Since 1906, people have gathered at Spring Bayou in Tarpon Springs each January 6th to watch young men compete to find a submerged wooden cross. Today, thousands attend the ceremony. The unique Epiphany celebration is one example of the Greek culture that is still prevalent in Tarpon Springs.
In the city of Tarpon Springs you can listen to Greek music played on a bouzouki, try the pastry baklava, have a meal of lamb stew or a Greek seafood dish, sip the licorice flavored alcoholic beverage ouzo, and enjoy many other aspects of traditional Greek culture.
Hundreds of Greek sponge divers and their families moved to Tarpon Springs, Florida in 1905. Today, there are more Greek people per capita in Tarpon Springs than in any other American city. We explore the history of Greek culture and the annual Epiphany celebration in Tarpon Springs.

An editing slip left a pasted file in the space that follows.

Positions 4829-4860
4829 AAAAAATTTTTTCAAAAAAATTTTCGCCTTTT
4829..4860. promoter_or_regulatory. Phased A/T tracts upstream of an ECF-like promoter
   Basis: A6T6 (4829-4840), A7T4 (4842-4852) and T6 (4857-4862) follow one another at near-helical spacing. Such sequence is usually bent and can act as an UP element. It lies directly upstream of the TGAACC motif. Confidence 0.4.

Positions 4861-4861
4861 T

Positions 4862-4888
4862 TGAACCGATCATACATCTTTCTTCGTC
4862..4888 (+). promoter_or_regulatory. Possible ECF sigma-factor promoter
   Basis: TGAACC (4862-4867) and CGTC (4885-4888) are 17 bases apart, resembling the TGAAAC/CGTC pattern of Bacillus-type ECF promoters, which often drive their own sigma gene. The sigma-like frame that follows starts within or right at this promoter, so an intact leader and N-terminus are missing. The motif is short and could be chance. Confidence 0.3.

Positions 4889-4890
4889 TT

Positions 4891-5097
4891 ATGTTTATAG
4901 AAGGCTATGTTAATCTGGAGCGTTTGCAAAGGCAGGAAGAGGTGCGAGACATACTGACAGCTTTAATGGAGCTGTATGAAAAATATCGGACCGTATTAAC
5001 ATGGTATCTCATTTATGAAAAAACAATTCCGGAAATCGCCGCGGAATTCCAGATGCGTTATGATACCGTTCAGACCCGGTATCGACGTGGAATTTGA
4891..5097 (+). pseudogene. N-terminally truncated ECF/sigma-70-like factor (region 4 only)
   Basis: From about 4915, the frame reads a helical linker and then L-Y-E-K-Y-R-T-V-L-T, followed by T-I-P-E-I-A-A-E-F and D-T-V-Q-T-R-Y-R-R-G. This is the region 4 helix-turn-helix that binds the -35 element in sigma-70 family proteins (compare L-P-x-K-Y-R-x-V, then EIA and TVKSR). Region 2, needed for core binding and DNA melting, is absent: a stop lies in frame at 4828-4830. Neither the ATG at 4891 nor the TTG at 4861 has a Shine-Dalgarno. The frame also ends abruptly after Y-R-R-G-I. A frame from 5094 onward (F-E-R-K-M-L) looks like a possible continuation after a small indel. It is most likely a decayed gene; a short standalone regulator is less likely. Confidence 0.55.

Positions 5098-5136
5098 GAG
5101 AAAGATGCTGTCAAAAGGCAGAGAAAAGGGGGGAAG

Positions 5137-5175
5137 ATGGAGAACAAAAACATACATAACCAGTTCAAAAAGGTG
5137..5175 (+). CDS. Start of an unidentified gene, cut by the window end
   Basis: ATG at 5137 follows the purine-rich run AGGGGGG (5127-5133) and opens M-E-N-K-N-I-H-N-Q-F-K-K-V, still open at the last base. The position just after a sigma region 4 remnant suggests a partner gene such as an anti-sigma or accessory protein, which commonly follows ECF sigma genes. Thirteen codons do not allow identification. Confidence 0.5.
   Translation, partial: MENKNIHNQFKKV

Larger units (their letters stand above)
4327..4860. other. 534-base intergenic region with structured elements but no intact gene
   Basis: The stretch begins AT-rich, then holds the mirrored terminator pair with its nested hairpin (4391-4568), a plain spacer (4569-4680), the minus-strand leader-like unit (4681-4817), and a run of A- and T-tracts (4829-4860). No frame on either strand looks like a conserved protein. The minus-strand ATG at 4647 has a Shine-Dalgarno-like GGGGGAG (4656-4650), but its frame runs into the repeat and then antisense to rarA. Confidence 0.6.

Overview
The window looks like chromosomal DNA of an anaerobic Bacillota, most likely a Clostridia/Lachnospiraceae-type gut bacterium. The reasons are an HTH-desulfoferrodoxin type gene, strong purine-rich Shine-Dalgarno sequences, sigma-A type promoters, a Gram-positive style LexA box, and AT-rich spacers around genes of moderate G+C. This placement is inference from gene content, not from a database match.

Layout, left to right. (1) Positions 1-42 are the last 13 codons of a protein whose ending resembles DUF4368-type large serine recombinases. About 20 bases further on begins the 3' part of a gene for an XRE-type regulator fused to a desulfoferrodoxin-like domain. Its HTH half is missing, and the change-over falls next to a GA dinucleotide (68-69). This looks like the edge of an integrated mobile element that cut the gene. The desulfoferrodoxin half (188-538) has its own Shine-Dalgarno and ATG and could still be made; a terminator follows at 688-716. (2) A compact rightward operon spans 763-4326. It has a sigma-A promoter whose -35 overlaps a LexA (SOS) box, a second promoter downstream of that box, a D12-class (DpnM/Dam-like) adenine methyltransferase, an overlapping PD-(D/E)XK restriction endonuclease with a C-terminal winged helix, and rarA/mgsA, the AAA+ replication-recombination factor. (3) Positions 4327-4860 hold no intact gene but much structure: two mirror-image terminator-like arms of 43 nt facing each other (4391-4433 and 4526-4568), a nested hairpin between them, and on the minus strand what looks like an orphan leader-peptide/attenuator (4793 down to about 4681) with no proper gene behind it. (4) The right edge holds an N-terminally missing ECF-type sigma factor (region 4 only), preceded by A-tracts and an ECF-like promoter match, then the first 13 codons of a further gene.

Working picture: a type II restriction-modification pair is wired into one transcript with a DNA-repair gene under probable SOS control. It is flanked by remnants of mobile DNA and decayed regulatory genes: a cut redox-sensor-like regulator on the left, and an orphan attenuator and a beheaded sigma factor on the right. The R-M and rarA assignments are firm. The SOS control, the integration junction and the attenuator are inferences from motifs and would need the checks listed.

Since 1906, the city of Tarpon Springs has held a unique Epiphany celebration every January 6. Thousands of people converge in Tarpon Springs each year to participate in this religious tradition of the Greek Orthodox Church.
Tarpon Springs has more Greek people per capita than any other American city. Hundreds of Greek sponge divers and their families were brought to the town in the early twentieth century. While tourism has replaced sponge diving as the primary economic driver, the sponge docks remain active and the town retains a distinctly Greek character.
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